Rogers Faces Earnings Test in Crowded Canadian Wireless Market
(Bloomberg) -- Canada’s Big Three telecommunications companies aren’t expected to take a hit from Shaw Communications Inc.’s move into mobile offerings when they report second-quarter results, according to analysts.
The telecom stalwarts are attracting an influx of contract wireless customers, following the trend over the past two years as Canada’s population rises and consumers jump in on secondary devices and wearables, according to Scotiabank. Rogers Communications Inc. is the first of the largest Canadian telecom companies to release second-quarter earnings, with a report due out before the market opens on Thursday. Bell Canada parent BCE Inc. and Telus Corp. follow in the first week of August.
Freedom Mobile entered the market more than a year ago, after Shaw acquired Wind Mobile; the low-cost alternative has scooped up customers and introduced a new plan in December that offered more data for less money. Shaw’s foray into telecom attracted about 210,000 contract wireless customers in a year and is expected to add 40,000 more in the second quarter, Scotiabank analyst Jeff Fan wrote in a note.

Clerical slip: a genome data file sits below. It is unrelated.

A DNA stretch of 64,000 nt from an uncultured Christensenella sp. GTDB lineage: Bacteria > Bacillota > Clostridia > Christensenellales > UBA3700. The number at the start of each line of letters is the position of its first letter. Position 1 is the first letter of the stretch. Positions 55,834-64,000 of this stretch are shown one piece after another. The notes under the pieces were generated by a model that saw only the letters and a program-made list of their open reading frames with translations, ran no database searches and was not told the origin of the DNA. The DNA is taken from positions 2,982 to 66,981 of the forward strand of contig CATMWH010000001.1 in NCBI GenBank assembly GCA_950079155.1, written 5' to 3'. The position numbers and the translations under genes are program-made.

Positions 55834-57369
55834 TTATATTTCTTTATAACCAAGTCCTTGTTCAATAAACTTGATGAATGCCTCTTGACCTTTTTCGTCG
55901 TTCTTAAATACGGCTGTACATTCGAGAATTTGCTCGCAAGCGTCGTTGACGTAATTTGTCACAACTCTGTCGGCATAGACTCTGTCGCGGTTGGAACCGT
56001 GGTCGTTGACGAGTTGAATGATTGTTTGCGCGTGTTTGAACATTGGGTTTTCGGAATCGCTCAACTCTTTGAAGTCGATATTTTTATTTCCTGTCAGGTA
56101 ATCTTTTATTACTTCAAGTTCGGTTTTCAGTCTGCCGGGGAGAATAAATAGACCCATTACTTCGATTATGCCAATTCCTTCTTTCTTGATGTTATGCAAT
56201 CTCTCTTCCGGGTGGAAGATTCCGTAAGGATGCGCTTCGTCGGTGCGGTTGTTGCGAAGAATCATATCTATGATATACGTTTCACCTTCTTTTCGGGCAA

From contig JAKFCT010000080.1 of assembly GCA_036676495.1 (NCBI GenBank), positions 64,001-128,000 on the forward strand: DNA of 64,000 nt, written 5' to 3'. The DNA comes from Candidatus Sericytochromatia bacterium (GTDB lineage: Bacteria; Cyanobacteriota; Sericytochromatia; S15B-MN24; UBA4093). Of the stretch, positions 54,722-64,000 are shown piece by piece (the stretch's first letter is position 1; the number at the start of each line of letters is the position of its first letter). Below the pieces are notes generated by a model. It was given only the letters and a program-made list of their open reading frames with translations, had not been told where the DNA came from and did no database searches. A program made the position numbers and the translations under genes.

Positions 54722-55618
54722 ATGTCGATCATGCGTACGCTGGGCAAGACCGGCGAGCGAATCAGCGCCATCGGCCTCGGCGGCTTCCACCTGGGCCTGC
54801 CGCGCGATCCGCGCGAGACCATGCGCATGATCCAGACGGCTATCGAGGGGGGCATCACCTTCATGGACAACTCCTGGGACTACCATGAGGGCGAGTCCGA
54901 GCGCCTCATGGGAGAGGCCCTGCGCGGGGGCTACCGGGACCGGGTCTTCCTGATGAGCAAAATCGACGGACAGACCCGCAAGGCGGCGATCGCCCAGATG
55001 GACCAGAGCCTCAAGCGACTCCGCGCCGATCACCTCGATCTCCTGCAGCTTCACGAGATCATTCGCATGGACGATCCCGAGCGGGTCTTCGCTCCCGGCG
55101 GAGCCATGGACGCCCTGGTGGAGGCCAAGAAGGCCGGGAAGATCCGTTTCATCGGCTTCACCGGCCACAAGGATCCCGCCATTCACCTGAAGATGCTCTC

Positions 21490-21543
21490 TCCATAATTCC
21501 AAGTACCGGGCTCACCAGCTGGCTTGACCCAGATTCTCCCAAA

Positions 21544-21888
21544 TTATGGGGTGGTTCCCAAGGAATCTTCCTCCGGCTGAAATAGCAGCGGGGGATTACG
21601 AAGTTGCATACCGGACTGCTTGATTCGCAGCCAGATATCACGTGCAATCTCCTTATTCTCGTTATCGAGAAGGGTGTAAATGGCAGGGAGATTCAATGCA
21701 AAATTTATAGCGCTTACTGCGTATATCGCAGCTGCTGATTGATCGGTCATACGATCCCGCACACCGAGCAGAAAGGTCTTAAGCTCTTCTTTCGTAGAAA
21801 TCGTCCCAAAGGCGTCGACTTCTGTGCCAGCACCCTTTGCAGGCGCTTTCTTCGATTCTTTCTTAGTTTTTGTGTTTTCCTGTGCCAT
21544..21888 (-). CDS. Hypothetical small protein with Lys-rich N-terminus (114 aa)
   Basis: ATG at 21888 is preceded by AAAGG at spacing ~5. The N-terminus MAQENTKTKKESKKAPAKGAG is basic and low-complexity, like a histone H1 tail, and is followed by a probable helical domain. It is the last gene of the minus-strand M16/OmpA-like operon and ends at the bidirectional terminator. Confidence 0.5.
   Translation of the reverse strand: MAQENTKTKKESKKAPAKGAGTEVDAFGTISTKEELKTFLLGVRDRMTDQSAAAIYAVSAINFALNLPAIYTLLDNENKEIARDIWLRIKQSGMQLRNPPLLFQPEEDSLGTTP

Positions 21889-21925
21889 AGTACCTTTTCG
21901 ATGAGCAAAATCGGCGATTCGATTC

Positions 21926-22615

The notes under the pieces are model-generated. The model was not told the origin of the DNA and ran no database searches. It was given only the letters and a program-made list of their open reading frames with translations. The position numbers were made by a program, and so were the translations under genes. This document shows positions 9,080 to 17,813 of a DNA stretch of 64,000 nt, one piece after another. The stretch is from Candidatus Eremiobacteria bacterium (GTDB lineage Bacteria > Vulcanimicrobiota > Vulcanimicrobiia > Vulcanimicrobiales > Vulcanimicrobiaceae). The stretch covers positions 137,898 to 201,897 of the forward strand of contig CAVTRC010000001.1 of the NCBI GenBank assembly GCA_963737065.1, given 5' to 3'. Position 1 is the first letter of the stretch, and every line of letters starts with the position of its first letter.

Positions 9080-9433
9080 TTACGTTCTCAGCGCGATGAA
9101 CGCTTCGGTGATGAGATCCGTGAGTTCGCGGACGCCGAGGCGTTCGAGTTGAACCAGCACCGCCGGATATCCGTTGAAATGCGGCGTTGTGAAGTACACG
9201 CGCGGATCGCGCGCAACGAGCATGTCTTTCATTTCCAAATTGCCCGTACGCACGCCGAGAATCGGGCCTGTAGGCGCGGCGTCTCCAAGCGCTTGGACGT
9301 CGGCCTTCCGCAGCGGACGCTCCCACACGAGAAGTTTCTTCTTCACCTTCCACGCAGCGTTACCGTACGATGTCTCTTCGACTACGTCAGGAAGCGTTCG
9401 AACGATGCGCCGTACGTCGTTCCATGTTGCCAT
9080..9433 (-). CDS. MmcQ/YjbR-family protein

Shaw’s revenue from wireless services ballooned by 54 percent to C$237 million in its fiscal third quarter, which the company reported in late June.
Yet Freedom’s accelerating contract subscriptions won’t take market share away from the Big Three, Fan said. He forecasts that an additional 1.58 million new contract customers were up for grabs in the second quarter.
"In Canada, we believe there is enough wireless subscriber growth for all," Fan wrote in a note.
The challenge comes with slowing momentum in average billings per user (ABPU), the monthly revenue earned from each wireless customer, Fan said in his report. While Rogers ABPU growth should remain stable at 2.5 percent, he says that Bell and Telus may struggle, "given the lapping of premium plans over the past year."
The Big Three are bolstering these losses through price increases announced in February. But those changes likely won’t be felt until the second half of the year, when consumers gear up for the back-to-school and holiday buying seasons.
"Price changes typically kick in as customers upgrade their devices and make plan changes," Fan said.
Analysts on average expect Rogers to report second-quarter adjusted earnings per share of C$1.05, according to 15 estimates compiled by Bloomberg; revenue is expected to be C$3.78 billion, the average of 13 estimates. Analysts see post-paid wireless net additions of about 97,600, based on 5 estimates.
Shares of Rogers have outperformed Telus and Bell so far this year, gaining 4.6 percent and approaching their November record high. The largest of the bunch by market cap, Bell, is the sole telecom stock to decline this year, falling 7.4 percent.
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